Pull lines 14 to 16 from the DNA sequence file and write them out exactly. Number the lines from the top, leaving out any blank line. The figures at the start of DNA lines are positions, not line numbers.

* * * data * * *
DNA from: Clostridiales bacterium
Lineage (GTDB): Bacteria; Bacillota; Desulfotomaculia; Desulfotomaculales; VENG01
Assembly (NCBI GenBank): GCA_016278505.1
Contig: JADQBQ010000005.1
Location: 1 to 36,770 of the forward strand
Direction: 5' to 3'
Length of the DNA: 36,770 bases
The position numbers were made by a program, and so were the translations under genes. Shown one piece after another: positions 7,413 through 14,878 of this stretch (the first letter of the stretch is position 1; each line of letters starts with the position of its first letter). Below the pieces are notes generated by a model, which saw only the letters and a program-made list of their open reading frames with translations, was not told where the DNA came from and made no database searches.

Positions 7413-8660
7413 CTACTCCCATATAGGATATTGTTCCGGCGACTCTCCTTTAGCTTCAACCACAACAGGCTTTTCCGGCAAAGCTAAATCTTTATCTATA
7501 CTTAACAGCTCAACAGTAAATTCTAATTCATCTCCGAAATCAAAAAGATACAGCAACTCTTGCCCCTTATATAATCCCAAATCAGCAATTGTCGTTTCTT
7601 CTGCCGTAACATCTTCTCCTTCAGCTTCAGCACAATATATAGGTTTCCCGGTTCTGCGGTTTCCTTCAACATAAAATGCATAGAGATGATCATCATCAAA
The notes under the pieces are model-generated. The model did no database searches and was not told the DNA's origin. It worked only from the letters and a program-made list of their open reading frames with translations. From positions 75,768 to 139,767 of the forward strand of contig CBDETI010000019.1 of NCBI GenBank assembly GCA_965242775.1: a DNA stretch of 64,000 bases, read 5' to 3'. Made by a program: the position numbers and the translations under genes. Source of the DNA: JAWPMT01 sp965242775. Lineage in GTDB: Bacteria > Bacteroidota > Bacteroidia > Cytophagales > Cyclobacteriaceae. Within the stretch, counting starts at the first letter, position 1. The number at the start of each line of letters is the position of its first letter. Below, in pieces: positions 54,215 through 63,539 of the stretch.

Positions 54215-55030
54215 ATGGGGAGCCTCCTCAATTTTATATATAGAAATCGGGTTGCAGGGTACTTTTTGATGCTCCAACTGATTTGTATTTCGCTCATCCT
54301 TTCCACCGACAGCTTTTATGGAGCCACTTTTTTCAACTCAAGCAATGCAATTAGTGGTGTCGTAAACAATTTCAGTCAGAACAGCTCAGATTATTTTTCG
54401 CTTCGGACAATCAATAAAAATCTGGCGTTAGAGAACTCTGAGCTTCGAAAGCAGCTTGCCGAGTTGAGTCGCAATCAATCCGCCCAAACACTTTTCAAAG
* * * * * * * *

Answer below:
Positions 54215-55030
54215 ATGGGGAGCCTCCTCAATTTTATATATAGAAATCGGGTTGCAGGGTACTTTTTGATGCTCCAACTGATTTGTATTTCGCTCATCCT
54301 TTCCACCGACAGCTTTTATGGAGCCACTTTTTTCAACTCAAGCAATGCAATTAGTGGTGTCGTAAACAATTTCAGTCAGAACAGCTCAGATTATTTTTCG